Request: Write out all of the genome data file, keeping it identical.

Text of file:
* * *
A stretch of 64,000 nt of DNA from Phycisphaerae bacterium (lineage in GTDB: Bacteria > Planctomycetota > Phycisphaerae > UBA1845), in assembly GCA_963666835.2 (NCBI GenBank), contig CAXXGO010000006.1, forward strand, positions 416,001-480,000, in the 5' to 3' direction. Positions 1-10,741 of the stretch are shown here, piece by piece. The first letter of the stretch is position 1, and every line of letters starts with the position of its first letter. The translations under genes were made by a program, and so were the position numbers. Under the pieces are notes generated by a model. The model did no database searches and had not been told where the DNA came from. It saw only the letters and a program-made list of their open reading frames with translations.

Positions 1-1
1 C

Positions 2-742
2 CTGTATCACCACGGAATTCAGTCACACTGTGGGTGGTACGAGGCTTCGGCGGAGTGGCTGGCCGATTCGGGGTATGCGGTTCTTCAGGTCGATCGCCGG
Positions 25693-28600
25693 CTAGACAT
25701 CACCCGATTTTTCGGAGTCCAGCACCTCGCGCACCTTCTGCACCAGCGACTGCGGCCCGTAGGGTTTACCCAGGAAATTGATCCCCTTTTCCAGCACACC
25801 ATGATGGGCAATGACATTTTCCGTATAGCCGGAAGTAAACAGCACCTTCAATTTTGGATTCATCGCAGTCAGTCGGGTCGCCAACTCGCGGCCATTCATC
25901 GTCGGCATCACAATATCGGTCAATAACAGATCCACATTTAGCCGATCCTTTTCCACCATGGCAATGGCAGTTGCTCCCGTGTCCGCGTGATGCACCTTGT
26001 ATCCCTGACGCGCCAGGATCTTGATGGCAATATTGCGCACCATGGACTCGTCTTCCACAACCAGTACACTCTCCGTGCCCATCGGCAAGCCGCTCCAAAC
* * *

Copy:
A stretch of 64,000 nt of DNA from Phycisphaerae bacterium (lineage in GTDB: Bacteria > Planctomycetota > Phycisphaerae > UBA1845), in assembly GCA_963666835.2 (NCBI GenBank), contig CAXXGO010000006.1, forward strand, positions 416,001-480,000, in the 5' to 3' direction. Positions 1-10,741 of the stretch are shown here, piece by piece. The first letter of the stretch is position 1, and every line of letters starts with the position of its first letter. The translations under genes were made by a program, and so were the position numbers. Under the pieces are notes generated by a model. The model did no database searches and had not been told where the DNA came from. It saw only the letters and a program-made list of their open reading frames with translations.

Positions 1-1
1 C

Positions 2-742
2 CTGTATCACCACGGAATTCAGTCACACTGTGGGTGGTACGAGGCTTCGGCGGAGTGGCTGGCCGATTCGGGGTATGCGGTTCTTCAGGTCGATCGCCGG
Positions 25693-28600
25693 CTAGACAT
25701 CACCCGATTTTTCGGAGTCCAGCACCTCGCGCACCTTCTGCACCAGCGACTGCGGCCCGTAGGGTTTACCCAGGAAATTGATCCCCTTTTCCAGCACACC
25801 ATGATGGGCAATGACATTTTCCGTATAGCCGGAAGTAAACAGCACCTTCAATTTTGGATTCATCGCAGTCAGTCGGGTCGCCAACTCGCGGCCATTCATC
25901 GTCGGCATCACAATATCGGTCAATAACAGATCCACATTTAGCCGATCCTTTTCCACCATGGCAATGGCAGTTGCTCCCGTGTCCGCGTGATGCACCTTGT
26001 ATCCCTGACGCGCCAGGATCTTGATGGCAATATTGCGCACCATGGACTCGTCTTCCACAACCAGTACACTCTCCGTGCCCATCGGCAAGCCGCTCCAAAC